MRI contrast agent locates and distinguishes aggressive from slow-growing breast cancer
25.09.2017 | Case Western Reserve University
Controlling electronic current is essential to modern electronics, as data and signals are transferred by streams of electrons which are controlled at high speed. Demands on transmission speeds are also increasing as technology develops. Scientists from the Chair of Laser Physics and the Chair of Applied Physics at Friedrich-Alexander-Universität Erlangen-Nürnberg (FAU) have succeeded in switching on a current with a desired direction in graphene using a single laser pulse within a femtosecond ¬¬ – a femtosecond corresponds to the millionth part of a billionth of a second. This is more than a thousand times faster compared to the most efficient transistors today.
Graphene is up to the job
At the productronica trade fair in Munich this November, the Fraunhofer Institute for Laser Technology ILT will be presenting Laser-Based Tape-Automated Bonding, LaserTAB for short. The experts from Aachen will be demonstrating how new battery cells and power electronics can be micro-welded more efficiently and precisely than ever before thanks to new optics and robot support.
Fraunhofer ILT from Aachen relies on a clever combination of robotics and a laser scanner with new optics as well as process monitoring, which it has developed...
Plants and algae use the enzyme Rubisco to fix carbon dioxide, removing it from the atmosphere and converting it into biomass. Algae have figured out a way to increase the efficiency of carbon fixation. They gather most of their Rubisco into a ball-shaped microcompartment called the pyrenoid, which they flood with a high local concentration of carbon dioxide. A team of scientists at Princeton University, the Carnegie Institution for Science, Stanford University and the Max Plank Institute of Biochemistry have unravelled the mysteries of how the pyrenoid is assembled. These insights can help to engineer crops that remove more carbon dioxide from the atmosphere while producing more food.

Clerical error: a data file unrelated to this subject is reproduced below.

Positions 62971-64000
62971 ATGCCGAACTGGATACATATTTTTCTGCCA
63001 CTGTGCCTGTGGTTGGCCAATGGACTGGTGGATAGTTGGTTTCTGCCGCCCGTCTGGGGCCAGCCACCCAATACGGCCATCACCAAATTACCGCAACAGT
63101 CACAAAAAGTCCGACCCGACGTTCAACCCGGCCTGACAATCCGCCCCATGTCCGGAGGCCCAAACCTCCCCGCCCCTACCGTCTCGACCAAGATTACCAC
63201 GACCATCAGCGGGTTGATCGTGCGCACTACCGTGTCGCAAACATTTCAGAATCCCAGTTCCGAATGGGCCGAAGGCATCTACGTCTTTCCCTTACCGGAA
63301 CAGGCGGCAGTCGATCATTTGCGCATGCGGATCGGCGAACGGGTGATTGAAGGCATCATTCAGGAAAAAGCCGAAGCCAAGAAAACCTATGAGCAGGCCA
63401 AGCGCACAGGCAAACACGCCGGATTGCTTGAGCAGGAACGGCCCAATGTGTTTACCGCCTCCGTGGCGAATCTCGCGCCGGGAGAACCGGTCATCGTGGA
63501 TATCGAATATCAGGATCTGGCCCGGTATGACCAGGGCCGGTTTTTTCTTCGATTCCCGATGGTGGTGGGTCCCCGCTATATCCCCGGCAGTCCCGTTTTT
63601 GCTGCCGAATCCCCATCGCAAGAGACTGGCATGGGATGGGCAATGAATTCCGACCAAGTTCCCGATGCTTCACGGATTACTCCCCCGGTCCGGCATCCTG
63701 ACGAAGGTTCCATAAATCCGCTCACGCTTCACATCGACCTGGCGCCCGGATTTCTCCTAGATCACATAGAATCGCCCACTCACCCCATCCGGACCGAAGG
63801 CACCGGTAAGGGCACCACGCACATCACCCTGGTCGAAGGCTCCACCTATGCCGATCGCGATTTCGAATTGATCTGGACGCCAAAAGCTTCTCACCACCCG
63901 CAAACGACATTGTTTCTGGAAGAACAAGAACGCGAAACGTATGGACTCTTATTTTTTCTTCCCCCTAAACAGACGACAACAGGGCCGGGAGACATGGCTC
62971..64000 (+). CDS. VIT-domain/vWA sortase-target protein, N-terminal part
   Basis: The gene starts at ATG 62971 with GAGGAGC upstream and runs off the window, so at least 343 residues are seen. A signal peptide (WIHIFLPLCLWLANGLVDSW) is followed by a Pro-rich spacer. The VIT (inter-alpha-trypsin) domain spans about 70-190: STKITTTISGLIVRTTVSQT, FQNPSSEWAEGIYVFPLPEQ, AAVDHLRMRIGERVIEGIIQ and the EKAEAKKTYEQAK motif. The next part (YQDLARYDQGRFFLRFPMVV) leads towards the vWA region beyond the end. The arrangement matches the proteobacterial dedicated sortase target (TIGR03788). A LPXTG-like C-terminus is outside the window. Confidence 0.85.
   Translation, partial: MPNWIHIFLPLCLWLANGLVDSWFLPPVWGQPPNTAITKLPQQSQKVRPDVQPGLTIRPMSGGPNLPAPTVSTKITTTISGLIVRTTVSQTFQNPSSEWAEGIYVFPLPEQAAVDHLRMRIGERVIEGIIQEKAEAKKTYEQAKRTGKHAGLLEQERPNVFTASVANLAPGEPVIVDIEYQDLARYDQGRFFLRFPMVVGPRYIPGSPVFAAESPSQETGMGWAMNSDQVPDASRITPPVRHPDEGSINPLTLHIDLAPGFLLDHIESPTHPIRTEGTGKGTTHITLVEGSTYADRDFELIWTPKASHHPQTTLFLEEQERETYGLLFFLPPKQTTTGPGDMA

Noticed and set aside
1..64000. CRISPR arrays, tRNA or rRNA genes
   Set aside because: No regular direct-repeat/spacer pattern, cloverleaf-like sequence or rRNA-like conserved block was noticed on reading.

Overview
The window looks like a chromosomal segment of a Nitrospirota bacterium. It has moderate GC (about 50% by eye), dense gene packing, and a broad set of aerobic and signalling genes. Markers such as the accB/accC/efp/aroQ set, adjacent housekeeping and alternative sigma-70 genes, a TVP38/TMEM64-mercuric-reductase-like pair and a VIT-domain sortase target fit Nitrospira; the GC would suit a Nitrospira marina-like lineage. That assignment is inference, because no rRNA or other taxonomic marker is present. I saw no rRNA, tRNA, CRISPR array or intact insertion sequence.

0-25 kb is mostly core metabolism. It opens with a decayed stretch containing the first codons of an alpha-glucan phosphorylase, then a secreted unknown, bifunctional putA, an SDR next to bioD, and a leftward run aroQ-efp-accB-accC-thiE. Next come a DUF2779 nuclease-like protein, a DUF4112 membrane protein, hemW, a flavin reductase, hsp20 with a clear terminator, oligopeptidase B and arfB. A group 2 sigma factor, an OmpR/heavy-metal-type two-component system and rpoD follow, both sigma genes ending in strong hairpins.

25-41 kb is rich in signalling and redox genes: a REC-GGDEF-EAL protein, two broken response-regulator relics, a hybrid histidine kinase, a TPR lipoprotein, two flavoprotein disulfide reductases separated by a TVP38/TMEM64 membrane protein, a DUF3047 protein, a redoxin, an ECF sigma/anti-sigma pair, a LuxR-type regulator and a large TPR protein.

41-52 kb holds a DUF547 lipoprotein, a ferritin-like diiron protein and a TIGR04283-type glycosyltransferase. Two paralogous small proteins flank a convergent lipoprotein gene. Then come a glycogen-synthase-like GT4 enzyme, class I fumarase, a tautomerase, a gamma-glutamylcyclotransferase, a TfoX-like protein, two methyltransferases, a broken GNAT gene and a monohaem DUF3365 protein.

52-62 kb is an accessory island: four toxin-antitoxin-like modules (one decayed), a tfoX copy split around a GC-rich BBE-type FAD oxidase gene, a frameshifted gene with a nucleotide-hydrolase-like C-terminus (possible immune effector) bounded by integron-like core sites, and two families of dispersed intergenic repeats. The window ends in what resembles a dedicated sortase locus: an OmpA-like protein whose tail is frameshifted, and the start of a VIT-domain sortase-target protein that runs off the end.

A warming planet
Our brains house extremely complex neuronal circuits, whose detailed structures are still largely unknown. This is especially true for the so-called cerebral cortex of mammals, where among other things vision, thoughts or spatial orientation are being computed. Here the rules by which nerve cells are connected to each other are only partly understood. A team of scientists around Moritz Helmstaedter at the Frankfiurt Max Planck Institute for Brain Research and Helene Schmidt (Humboldt University in Berlin) have now discovered a surprisingly precise nerve cell connectivity pattern in the part of the cerebral cortex that is responsible for orienting the individual animal or human in space.
The researchers report online in Nature (Schmidt et al., 2017. Axonal synapse sorting in medial entorhinal cortex, DOI: 10.1038/nature24005) that synapses in...
Whispering gallery mode (WGM) resonators are used to make tiny micro-lasers, sensors, switches, routers and other devices. These tiny structures rely on a...
19.09.2017 | Event News
12.09.2017 | Event News
06.09.2017 | Event News
26.09.2017 | Life Sciences
26.09.2017 | Physics and Astronomy
26.09.2017 | Life Sciences